Lakers draft pick Julius Randle played in the NCAA Championship game in early April, but didn’t play five-on-five basketball after that until signing his contract with the team 20 minutes before his Summer League debut in Las Vegas.
Randle dealt with foot issues leading up to the draft, and it wasn’t yet known if he would ultimately require surgery. He may be a bit heavier than his listed weight of 250 pounds at this point, and even if he isn’t, he’ll definitely need to get his wind back to the point where he’s ready to play a good chunk of minutes on a regular basis once the season begins.
Some players use training camp to work their way into game shape, but new Lakers head coach Byron Scott hopes that his rookie will take care of that in advance so that the focus can be on basketball instead.
From Mike Trudell of Lakers.com (via Triangle Offense):
“We’re been working on his post game and face up game, but the biggest thing is to get him in shape,” Scott said in the Q+A. “As a rookie, you don’t want to come into training camp out of shape. Then the season is halfway over by the time you get acclimated. We want him to get in great shape right now, and then he can start learning the system on both ends of the floor. We’re already putting him through a lot of defensive things right now to get him going.”
Randle is a bigger guy, but there’s no reason to believe he won’t attempt to do what his new coach is asking. With no injury concerns to deal with and now playing under a guaranteed contract, Randle can go full speed on his conditioning, which will only help to make his transition to the NBA game that much easier.
Once again, Kobe Bryant‘s career arc is being compared to Michael Jordan’s.
There’s a lot of reason’s that’s flawed — starting with Kobe being drafted on to a Lakers team that had Shaquille O’Neal and was already considered NBA elite, as opposed to Jordan working to build a franchise up. That said, Kobe has invited the Jordan comparison at times and it has been a constant through is career. Fair or not.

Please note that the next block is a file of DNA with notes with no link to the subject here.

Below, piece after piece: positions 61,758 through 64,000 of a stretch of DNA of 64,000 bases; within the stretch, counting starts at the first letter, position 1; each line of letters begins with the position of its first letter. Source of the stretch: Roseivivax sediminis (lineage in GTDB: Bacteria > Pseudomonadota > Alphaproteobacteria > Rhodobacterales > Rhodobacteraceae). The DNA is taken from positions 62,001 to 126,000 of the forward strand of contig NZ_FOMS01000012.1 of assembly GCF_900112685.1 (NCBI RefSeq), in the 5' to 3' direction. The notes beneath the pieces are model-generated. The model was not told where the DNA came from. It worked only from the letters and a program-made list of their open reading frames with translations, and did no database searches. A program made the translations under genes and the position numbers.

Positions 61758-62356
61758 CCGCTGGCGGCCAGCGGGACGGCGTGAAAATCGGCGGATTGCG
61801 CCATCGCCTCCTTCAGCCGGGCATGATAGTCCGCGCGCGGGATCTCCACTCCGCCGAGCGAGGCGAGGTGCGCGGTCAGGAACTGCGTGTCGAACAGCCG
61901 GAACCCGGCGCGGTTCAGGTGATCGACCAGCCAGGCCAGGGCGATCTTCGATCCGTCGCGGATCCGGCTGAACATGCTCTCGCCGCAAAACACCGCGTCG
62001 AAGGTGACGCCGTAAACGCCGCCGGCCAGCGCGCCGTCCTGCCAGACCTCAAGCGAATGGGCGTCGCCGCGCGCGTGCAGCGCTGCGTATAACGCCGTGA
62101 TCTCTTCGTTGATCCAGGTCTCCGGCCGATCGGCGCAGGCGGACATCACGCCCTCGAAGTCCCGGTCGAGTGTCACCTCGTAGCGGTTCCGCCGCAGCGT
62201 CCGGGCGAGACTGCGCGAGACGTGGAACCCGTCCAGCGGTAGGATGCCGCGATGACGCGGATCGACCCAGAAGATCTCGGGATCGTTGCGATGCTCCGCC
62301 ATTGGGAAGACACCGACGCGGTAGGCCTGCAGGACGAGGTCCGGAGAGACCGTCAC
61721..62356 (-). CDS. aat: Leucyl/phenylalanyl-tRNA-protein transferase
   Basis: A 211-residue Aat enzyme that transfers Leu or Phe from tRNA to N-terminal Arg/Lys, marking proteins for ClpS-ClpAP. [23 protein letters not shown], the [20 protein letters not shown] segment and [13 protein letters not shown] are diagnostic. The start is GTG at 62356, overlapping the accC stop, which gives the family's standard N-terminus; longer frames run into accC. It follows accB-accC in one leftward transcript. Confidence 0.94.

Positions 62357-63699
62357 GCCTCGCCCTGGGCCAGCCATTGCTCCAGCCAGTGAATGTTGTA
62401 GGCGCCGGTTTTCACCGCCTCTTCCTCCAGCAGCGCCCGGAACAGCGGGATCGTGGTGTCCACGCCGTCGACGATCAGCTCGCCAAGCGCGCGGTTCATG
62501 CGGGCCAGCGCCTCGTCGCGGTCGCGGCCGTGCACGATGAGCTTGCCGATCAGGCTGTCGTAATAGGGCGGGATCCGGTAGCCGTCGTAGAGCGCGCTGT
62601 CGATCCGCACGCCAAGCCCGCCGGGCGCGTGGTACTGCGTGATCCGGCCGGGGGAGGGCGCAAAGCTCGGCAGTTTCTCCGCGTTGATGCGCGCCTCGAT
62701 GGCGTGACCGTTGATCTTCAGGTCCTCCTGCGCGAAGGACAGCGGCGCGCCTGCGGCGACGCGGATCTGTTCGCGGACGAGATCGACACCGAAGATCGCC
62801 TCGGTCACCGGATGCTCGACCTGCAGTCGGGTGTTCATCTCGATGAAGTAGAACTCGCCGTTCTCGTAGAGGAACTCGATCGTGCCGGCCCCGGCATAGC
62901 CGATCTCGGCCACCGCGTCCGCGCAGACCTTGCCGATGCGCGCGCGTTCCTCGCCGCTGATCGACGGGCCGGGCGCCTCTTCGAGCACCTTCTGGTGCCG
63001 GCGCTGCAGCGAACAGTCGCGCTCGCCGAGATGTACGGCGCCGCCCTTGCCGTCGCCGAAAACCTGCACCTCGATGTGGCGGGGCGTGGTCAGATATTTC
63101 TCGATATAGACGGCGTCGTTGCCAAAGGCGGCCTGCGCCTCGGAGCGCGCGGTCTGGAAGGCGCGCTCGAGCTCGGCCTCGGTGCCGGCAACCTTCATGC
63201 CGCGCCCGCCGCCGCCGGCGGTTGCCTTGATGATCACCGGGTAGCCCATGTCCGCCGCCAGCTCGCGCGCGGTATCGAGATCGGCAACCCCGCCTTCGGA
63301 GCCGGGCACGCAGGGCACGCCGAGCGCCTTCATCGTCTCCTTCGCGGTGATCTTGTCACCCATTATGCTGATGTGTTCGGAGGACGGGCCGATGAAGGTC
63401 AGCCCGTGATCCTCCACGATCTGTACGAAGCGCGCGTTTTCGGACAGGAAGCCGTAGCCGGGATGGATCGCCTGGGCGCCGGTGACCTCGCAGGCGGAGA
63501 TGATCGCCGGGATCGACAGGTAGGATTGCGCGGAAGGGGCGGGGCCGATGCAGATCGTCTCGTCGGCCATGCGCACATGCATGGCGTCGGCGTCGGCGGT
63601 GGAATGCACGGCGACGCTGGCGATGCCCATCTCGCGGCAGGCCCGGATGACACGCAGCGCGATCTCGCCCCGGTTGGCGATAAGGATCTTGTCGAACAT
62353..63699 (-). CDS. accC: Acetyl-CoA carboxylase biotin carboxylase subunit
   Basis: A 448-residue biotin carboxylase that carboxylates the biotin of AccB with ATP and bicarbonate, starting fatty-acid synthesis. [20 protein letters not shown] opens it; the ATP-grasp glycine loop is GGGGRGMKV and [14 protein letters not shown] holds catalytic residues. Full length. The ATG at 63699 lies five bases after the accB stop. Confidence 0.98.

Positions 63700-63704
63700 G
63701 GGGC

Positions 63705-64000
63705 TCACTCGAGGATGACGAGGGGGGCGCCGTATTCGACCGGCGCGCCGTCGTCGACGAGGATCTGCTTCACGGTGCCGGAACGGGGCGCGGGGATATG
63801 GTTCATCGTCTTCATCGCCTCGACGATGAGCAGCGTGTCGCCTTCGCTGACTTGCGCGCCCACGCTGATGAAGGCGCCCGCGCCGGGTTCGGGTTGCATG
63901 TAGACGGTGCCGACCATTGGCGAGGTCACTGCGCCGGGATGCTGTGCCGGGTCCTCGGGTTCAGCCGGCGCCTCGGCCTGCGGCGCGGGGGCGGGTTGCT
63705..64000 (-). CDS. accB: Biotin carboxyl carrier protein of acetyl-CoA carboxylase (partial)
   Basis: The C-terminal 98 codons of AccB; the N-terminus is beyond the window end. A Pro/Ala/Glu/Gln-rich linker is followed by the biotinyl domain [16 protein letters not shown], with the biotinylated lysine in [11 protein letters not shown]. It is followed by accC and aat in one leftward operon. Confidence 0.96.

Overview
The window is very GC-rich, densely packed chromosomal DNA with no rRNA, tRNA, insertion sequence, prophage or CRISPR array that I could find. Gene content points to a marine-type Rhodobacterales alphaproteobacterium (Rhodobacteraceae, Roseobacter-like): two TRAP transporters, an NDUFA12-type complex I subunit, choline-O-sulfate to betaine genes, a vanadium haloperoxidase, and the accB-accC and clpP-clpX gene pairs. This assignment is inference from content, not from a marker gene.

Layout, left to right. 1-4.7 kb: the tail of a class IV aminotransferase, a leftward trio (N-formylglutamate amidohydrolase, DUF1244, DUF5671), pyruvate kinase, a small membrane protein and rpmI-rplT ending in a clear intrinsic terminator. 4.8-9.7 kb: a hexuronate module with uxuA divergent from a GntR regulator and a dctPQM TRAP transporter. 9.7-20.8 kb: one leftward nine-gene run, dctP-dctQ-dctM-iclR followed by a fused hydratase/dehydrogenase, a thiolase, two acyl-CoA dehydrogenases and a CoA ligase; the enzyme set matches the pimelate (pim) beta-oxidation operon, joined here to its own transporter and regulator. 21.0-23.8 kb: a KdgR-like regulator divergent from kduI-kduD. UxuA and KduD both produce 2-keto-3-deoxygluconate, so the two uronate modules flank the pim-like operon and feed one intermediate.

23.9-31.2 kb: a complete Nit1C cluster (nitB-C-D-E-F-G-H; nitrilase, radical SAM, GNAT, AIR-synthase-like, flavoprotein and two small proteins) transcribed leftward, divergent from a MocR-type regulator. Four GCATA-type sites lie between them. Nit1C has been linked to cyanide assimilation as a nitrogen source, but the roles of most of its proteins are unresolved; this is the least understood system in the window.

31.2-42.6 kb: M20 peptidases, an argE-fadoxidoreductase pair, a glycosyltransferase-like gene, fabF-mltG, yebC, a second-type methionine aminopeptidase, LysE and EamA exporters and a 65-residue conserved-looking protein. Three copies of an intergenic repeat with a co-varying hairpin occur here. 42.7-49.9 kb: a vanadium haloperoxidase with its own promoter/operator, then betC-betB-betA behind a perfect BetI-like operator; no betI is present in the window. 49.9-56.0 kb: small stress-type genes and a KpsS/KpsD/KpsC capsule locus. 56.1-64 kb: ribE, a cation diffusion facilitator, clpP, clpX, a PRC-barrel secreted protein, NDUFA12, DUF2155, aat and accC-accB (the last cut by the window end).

Kobe is coming back this fall after seasons of injury to the NBA and those comparisons continue — now to the Wizards’ version of Jordan. And Kobe is not at all fond of that, as he told Sam Amick of the USA Today.
“This is uncharted territory,” he said. “My 37 (years old) isn’t MJ’s 37 (when he returned after taking two seasons off to play for the Washington Wizards), you know what I mean? Nor is it the same team or the same system that he was playing in. It’s much, much different. There’s really no barometer, no (precedent) for training physically, for recovery. It’s uncharted territory.”
Kobe is right. Jordan had four+ seasons off by the time he was 37 and was not coming off multiple major surgeries.
Kobe is entering his 20th NBA season and what any real basketball fan should wish for him is health. Let him play one full season (with limited minutes and nights off), let him get to the final game of this season next April and make his own decision on his future. Let him leave the game on his own terms.
That said, if Kobe can average Jordan’s numbers at that age — 22.9 points, 5.7 rebounds and 5.2 assists per game — it will be a major accomplishment, and the Lakers will have a better record than many of us expect.
And Kobe may want to play a 21st season as well.
MILAN (AP) — The Boston Celtics eased to a 124-91 victory over Olimpia Milano at the Mediolanum Forum on Tuesday, comfortably winning the first of a double-header in Europe as part of the NBA Global Games.
Isaiah Thomas led the way for the Celtics with 18 points, including nine in his first seven minutes after coming off the bench midway through the first quarter.
Jared Sullinger added 14 points, as did Avery Bradley, who also had four three-pointers, while David Lee weighed in with 13 as well as seven rebounds and three assists.
Alessandro Gentile – who is reportedly wanted by the Houston Rockets, who hold NBA rights to the 22-year-old – top scored for Milano, with 19 points.
Next up for the Celtics is Real Madrid in Spain on Thursday.